Alexander disease (AxD) is an astrogliopathy that predominantly affects the white matter of the central nervous system (CNS), and is caused by a mutation in the gene encoding the glial fibrillary acidic protein (GFAP), an intermediate filament primarily expressed in astrocytes and ependymal cells. The main pathologic feature of AxD is the presence of Rosenthal fibers (RFs), homogeneous eosinophilic inclusions found in astrocytes. Because of difficulties in procuring patient’ CNS tissues and the presence of RFs in other pathologic conditions, there is a need to develop an in vivo assay that can determine whether a mutation in the GFAP results in aggregation and is thus disease-causing.
We found a GFAP mutation (c.382G > A, p.Asp128Asn) in a 68-year-old man with slowly progressive gait disturbance with tendency to fall. The patient was tentatively diagnosed with AxD based on clinical and radiological findings. To develop a vertebrate model to assess the aggregation tendency of GFAP, we expressed several previously reported mutant GFAPs and p.Asp128Asn GFAP in zebrafish embryos.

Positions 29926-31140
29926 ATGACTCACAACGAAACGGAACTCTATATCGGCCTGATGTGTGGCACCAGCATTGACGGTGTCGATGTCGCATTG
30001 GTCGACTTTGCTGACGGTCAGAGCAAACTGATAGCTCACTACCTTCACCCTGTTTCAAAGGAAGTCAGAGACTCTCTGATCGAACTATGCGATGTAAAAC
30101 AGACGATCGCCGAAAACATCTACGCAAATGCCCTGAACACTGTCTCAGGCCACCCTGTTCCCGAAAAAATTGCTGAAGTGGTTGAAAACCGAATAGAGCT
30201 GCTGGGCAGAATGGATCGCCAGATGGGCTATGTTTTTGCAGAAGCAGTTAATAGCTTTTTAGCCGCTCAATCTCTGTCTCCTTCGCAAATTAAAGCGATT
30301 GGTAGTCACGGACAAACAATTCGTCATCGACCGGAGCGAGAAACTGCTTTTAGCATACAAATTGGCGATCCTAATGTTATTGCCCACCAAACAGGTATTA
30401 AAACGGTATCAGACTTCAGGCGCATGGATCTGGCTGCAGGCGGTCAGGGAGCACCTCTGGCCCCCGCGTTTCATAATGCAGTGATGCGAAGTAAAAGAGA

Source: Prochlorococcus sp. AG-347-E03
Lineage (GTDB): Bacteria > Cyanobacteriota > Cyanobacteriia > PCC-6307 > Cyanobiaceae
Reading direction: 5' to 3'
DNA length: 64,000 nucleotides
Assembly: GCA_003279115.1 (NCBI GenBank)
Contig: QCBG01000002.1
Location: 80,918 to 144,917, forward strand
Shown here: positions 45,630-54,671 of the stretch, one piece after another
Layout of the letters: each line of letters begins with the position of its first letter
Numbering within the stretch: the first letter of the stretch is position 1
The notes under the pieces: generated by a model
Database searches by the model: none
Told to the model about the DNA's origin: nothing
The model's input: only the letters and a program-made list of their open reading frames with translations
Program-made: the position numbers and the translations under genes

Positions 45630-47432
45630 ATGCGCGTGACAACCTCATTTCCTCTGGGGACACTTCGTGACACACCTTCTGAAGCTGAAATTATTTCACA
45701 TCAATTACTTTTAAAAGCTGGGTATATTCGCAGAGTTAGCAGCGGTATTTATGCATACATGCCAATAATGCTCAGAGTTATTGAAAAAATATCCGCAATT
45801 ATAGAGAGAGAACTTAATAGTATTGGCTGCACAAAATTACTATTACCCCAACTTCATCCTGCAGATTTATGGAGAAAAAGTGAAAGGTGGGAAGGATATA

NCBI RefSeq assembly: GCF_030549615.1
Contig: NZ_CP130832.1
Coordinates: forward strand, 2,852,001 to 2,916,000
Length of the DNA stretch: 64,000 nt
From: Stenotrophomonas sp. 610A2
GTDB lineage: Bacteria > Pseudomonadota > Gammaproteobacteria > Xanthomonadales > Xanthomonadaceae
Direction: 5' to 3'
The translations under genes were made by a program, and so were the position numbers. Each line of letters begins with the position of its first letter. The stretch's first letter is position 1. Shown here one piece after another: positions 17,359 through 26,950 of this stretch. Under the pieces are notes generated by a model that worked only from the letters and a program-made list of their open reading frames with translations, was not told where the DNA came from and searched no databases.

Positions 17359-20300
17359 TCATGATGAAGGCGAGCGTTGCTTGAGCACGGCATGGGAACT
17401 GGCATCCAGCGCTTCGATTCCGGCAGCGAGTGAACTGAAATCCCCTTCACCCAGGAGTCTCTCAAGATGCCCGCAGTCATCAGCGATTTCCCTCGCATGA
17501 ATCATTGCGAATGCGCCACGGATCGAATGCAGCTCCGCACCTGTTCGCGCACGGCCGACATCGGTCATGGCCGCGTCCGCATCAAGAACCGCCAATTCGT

The most common GFAP mutations in AxD, p.Arg79Cys, p.Arg79His, p.Arg239Cys and p.Arg239His, and p.Asp128Asn induced a significantly higher number of GFAP aggregates in zebrafish embryos than wild-type GFAP.
The p.Asp128Asn GFAP mutation is likely to be a disease-causing mutation. Although it needs to be tested more extensively in larger case series, the zebrafish assay system presented here would help clinicians determine whether GFAP mutations identified in putative AxD patients are disease-causing.